And finally for those of you playing at home you’ll know that in my plans for the weekend I excluded a couple of beers that I thought I wasn’t interested in, one of them being the Doctor’s Orders White IPA. This led to the good doctor himself tweeting me to tell me to give it a chance because it was good. Well I’m happy to report I did, and it is. It had none of the lemony tartness I’d experienced in white IPAs before and was a good sessionable beer rather than a hop monster. Pint

So that is the wrap up from GABS, I managed to try 46 of the beers on offer and there weren’t too many I was disappointed by. The main thing I learnt, well confirmed really is that the New Zealand beer scene is outstanding.  The event was awesome, but I now switch to Good Beer Week mode.

And where better to start GBW than my traditional home The Courthouse in North Melbourne, which this week is the Tasmanian Pint of Origin pub. We popped in for a super quick beer last night, picking up Seven Sheds Razzamatazz, which is a fantastic little beer, light and very fun. It’s like a raspberry sorbet in a glass, helped along by the fact that it’s not too sweet and has spritzy carbonation. This beer made both myself and Jord smile after the first sip and you can’t ask for too much more than that – Pint.

Finally a couple of good beers

A Mountain Goat - Possibly named Craig

So it has been a little bit of a good beer desert on this blog of late, between the Greeks, the British and the hippies up in Byron I’m starting to sound a little grumpy (or as I like to call it English). But fear not because whilst I’ve been telling you about some ordinary beers I’ve actually been drinking some seriously good ones.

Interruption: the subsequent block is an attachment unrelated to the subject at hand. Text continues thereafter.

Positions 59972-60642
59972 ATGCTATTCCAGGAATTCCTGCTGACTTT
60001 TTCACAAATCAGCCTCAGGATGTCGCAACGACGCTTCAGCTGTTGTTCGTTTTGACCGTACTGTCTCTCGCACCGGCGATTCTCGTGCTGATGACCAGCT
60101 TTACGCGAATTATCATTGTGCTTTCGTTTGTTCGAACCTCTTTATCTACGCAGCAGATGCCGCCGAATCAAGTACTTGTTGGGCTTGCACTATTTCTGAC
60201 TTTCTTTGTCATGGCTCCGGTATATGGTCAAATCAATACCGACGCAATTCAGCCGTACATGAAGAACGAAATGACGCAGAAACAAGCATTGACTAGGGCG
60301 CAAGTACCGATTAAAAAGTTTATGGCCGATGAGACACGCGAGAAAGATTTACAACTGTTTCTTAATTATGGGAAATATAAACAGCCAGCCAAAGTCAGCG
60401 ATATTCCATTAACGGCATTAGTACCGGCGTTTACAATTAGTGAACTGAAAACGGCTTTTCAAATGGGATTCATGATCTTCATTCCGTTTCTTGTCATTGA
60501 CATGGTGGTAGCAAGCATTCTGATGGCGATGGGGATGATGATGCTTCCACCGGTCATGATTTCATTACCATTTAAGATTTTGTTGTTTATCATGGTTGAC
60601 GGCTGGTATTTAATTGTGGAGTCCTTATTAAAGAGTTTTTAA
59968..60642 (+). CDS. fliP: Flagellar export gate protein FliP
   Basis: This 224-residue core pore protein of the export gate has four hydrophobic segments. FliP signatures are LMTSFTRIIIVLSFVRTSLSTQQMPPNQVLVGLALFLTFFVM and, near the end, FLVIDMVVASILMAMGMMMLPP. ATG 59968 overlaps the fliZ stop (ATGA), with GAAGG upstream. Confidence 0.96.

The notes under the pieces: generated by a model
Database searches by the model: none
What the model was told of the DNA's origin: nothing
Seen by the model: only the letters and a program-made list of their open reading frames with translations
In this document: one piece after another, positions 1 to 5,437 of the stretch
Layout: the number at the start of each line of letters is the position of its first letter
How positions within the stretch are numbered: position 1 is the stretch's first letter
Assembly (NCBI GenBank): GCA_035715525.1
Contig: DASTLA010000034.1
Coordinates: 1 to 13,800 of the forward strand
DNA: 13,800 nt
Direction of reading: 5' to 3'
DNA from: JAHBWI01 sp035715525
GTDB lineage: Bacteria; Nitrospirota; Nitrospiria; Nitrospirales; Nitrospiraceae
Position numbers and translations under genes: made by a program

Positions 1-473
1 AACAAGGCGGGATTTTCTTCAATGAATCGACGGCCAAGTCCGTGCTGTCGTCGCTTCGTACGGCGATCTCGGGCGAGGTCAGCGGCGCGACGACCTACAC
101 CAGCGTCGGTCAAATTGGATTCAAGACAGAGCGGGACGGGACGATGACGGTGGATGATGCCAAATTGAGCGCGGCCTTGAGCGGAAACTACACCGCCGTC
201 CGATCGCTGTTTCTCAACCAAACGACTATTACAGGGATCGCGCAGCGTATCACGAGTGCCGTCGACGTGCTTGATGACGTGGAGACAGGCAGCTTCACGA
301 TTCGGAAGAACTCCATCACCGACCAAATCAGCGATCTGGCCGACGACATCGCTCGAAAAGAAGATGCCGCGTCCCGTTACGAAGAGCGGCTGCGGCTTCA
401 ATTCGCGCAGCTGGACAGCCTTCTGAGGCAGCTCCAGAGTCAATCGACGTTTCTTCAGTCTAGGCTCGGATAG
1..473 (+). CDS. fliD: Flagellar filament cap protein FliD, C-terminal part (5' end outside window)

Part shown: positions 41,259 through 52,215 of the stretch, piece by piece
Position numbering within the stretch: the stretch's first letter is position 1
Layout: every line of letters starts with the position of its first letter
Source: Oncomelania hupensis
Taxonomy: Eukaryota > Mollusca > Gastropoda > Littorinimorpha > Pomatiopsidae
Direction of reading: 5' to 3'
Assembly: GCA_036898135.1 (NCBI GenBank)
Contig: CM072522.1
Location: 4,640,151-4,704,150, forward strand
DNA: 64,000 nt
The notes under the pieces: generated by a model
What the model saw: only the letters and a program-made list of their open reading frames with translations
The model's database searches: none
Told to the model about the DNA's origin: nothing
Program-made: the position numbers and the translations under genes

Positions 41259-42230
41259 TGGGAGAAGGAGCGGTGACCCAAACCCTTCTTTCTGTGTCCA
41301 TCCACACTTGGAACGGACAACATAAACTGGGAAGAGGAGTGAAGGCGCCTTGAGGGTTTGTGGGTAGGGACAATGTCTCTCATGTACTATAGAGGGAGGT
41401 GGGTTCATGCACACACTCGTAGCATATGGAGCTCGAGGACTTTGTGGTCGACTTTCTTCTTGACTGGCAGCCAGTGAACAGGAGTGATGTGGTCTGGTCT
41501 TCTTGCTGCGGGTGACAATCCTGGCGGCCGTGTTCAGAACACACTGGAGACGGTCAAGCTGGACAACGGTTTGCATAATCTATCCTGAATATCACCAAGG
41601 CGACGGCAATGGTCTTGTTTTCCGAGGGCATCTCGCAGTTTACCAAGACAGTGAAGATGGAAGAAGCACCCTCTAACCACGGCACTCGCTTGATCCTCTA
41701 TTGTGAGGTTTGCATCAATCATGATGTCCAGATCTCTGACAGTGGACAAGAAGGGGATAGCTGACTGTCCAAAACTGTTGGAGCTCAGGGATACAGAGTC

Let me tell you about a couple. I’m going to start with Mountain Goat’s latest, which depending on which websites you read and which pubs you drink at is called The Craig, The Craig II, Return of the Craig or simply Craig. Whatever it’s called it clearly has more Craig per square inch than any other beer on the market.
The first thing most people are going to notice about this is the creamy, nitro powered head, which does indeed make this brew a silky smooth and pleasurable experience. Due to the lack of nitrogen beers in Australia, my mind connects the beautiful falling nitro head with the dark roastiness of Guinness (or maybe Kilkenny), but this beer couldn’t be further from that. It is actually a bloody good English Pale Ale, with a nice full malt character and a hint of fruitness in the hops, all wrapped up in a sessionable, luxurious brew. You should seek this out now – I’ve tried it at the Brewery and The Courthouse so those are good places to start – Pint  

It's Iron Lung, a Super Villian in the Fairy odd Parents cartoon series

Next up, and also at The Courthouse was the Iron Lung by Doctor’s Orders Brewing which is a Black Imperial Pilsener (because apparently that’s a thing nowadays). This is a brilliant, if not a little unusual beer. It looks the part being all black and what not, with a nice lacing head. It’s part dark lager, part black IPA, it’s hoppy, roasty, almost chocolately in parts, but also very sessionable and refreshing. Pint
So there you have it, two great beers, both a little left of centre but both great refreshing beers that prove you can make really interesting brews without loading them up with truckloads of hops, elderberries or barrel-aging them in bourbon infused barrels (although I must admit I found a bottle of Barrel Aged Epic Armageddon under the stairs the other day and I’m looking forward to drinking that).

A man walks into a bar and …………